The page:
“E-commerce is going to continue to expand past Covid-19” – CEO Q&A: Aidan Corbett, CEO and co-founder of Wayflyer

CEO Q&A, Interviews, Technology | Tue 25 Aug | Author – Business & Finance
Pictured: Aidan Corbett, CEO and co-founder, Wayflyer

This article was originally published in the current digital edition of the Business & Finance magazine. Read here: businessandfinance.com/user-login/

Aidan Corbett is co-founder and CEO of Wayflyer, an e-commerce brand. During his MBA in London he caught the entrepreneurial bug, and learned how to code at night. His focus has always been around data analytics, and that morphed eventually into e-commerce. Three years ago, he set up Conjura, which does data analytics for large retailers. With Wayflyer, he found they could self-serve that solution to small businesses by giving the analytics away for free, and then funding the businesses through the difficult growth phase to profitability. 


B&F: What is the potential for e-commerce in an Irish context?

If you look at the business model of e-commerce, it doesn’t suffer from a lot of the barriers that normal start-ups do. Look at a lot of the e-commerce companies on our platform, they haven’t raised any outside money, and they can get pretty big. They also don’t have teams of engineers. Sophisticated e-commerce companies doing 50-60 million in revenue may not have any engineers. And what they’re able to do is use off-the-shelf tools to get up and running really quickly, so they may use Shopify to host their website, they may use a tool called Klayvio to handle all their email marketing, they’ll look after Facebook and Google ads themselves. It’s a type of start-up that can scale really quickly because you don’t need a sales team, and you don’t need an engineering team either. It’s actually a really great type of business to start up yourself if you are interested in becoming an entrepreneur. 

B&F: What is the current state of e-commerce in 2020?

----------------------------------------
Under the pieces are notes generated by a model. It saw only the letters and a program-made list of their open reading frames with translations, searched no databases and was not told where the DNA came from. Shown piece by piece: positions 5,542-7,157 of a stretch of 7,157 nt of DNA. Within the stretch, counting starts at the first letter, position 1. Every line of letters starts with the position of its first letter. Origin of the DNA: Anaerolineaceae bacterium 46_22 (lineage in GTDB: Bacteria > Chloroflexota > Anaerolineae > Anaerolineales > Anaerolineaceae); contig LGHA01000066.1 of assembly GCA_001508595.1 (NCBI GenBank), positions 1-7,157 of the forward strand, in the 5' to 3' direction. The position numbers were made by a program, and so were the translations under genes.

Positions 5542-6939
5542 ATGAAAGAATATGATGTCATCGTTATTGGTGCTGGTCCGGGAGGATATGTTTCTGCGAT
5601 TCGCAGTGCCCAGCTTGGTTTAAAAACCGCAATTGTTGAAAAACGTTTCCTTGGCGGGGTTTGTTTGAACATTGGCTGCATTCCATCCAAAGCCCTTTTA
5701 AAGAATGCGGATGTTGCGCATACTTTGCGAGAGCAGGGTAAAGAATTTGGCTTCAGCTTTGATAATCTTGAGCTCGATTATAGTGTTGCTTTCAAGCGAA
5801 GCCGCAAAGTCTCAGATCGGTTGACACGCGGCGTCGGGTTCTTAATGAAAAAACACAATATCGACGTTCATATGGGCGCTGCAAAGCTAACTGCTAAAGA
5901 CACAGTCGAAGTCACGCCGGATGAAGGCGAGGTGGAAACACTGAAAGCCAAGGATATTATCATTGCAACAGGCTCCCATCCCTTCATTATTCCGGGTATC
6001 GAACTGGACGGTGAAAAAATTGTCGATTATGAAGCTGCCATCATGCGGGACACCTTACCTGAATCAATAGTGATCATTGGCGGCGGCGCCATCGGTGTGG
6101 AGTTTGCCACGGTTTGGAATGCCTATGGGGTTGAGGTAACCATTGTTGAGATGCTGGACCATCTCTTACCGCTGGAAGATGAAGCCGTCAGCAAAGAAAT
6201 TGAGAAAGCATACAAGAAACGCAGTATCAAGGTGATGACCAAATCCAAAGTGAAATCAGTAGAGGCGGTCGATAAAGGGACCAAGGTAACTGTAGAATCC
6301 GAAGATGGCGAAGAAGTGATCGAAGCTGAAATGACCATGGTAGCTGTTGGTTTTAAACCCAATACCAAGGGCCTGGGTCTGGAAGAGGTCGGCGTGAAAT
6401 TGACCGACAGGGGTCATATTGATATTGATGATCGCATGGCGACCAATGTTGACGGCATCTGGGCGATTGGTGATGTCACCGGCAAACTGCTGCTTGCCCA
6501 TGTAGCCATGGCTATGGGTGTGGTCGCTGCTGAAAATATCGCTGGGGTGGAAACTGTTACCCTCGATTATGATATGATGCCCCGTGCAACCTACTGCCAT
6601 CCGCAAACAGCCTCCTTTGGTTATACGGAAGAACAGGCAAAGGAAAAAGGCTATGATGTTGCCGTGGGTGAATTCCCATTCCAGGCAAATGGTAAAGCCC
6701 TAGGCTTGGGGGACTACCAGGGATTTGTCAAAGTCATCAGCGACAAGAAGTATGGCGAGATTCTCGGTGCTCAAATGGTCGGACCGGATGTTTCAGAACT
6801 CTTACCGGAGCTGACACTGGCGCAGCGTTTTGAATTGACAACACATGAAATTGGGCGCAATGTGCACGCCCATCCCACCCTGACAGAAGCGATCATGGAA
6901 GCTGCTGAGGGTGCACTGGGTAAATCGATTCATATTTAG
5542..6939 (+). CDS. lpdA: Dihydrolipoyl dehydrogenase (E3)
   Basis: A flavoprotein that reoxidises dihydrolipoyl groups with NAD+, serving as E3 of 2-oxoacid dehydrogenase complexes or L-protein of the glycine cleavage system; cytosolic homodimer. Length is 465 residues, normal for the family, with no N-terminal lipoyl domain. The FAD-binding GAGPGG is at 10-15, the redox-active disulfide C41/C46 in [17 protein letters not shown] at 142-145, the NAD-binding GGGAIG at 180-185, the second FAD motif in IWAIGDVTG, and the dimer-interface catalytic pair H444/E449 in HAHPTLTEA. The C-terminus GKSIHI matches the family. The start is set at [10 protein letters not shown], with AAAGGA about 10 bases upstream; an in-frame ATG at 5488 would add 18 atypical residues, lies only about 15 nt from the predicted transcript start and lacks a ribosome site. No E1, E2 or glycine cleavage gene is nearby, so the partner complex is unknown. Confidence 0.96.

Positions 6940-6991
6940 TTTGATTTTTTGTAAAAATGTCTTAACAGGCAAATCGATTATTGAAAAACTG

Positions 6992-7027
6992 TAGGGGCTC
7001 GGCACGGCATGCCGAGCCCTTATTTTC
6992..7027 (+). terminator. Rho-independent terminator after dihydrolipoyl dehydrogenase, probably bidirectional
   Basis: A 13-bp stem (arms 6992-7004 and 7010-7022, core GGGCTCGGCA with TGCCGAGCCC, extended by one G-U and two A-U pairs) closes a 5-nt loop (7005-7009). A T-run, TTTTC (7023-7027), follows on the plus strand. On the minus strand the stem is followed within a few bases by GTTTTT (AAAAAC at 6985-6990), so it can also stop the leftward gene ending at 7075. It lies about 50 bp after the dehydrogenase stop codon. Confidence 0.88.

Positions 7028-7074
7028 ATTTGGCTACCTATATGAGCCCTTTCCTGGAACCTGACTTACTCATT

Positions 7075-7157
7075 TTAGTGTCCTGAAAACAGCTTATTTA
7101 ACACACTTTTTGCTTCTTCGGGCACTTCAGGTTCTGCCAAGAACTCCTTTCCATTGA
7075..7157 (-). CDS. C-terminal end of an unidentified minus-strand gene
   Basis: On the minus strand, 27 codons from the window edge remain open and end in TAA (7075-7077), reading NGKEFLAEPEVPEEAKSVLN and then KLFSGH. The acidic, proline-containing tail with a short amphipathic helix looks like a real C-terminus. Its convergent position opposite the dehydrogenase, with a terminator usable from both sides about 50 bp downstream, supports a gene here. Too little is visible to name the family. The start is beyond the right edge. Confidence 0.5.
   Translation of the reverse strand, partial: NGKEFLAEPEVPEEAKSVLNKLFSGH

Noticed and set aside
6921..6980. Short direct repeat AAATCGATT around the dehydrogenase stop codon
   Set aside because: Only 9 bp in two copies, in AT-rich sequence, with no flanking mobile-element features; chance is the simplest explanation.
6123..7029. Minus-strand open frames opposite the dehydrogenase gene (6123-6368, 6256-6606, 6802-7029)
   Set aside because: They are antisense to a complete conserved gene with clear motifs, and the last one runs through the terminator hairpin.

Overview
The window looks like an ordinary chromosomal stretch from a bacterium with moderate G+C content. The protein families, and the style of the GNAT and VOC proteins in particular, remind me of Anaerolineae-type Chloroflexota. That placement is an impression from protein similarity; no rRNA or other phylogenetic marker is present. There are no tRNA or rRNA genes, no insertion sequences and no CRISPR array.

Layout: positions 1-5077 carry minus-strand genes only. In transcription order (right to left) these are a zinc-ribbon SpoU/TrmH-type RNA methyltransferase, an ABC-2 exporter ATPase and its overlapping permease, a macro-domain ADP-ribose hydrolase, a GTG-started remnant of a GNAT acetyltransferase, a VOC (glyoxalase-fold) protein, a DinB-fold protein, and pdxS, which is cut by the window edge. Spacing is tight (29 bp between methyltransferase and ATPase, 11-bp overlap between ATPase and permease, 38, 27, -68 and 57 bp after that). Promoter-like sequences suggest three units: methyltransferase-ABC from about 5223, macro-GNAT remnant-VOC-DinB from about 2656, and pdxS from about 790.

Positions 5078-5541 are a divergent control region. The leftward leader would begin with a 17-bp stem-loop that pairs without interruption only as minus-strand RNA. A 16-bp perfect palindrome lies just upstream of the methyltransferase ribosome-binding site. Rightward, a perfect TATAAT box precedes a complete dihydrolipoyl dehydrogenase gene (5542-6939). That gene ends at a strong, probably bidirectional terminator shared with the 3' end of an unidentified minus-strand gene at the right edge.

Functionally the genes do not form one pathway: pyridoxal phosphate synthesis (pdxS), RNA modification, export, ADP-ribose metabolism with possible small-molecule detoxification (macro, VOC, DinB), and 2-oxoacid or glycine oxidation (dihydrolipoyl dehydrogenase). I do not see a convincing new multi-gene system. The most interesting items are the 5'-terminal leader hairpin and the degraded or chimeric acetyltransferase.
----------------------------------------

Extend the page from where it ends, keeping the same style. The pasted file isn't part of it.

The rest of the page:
It varies dramatically depending on the vertical you are in. We were beginning to ramp up our operations in March when Covid-19 hit, and we paused because we obviously wanted to see what the impact would be. What we found was that if your products were outside of hospitality or travel or outdoor leisure, and you did not have a very high price, you were doing better than normal. A lot of the big advertisers on Facebook and Google Ads had left the platform – Booking.com, Expedia, Airbnb – they just left because obviously demand had fallen away.

These ad platforms had a lot of spots to sell, so the price went down, and in addition to that, we are all on our screens more due to lockdown, so they have even more inventory to sell. Suddenly the cost of acquiring a new customer through paid advertising fell away really quickly, and as a consequence, the performance of all of our businesses went up, as long as you weren’t in one of those industries directly affected.

B&F: What are the more general challenges of running an e-commerce brand?

The challenge of running an e-commerce brand is distribution and getting customers. What we find with a lot of e-commerce entrepreneurs is that they are really focused on the product, and their love is on the product, and they believe that if you build a great product, then customers will come. That’s not the case, so if you are an e-commerce entrepreneur you need to figure out really early on what’s going to make the difference in terms of you requiring customers at a lot lower price than what you are going to profit from.

It’s a type of start-up that can scale really quickly because you don’t need a sales team, and you don’t need an engineering team either. It’s actually a really great type of business to start up yourself if you are interested in becoming an entrepreneur. 

Overly-focusing on profit to the detriment of distribution is often the biggest challenge we see for e-commerce entrepreneurs. In addition to that, in an Irish context, you need to think international really quickly. To get traction within a segment is to be very specific on who you are targeting. If you’re very specific on who you’re targeting, in an Irish context, it means that’s very few people. When you are beginning to think about your business, always focus on a European market or a US market. Don’t focus on an Irish market because your target audience is likely to be much too small for you to scale.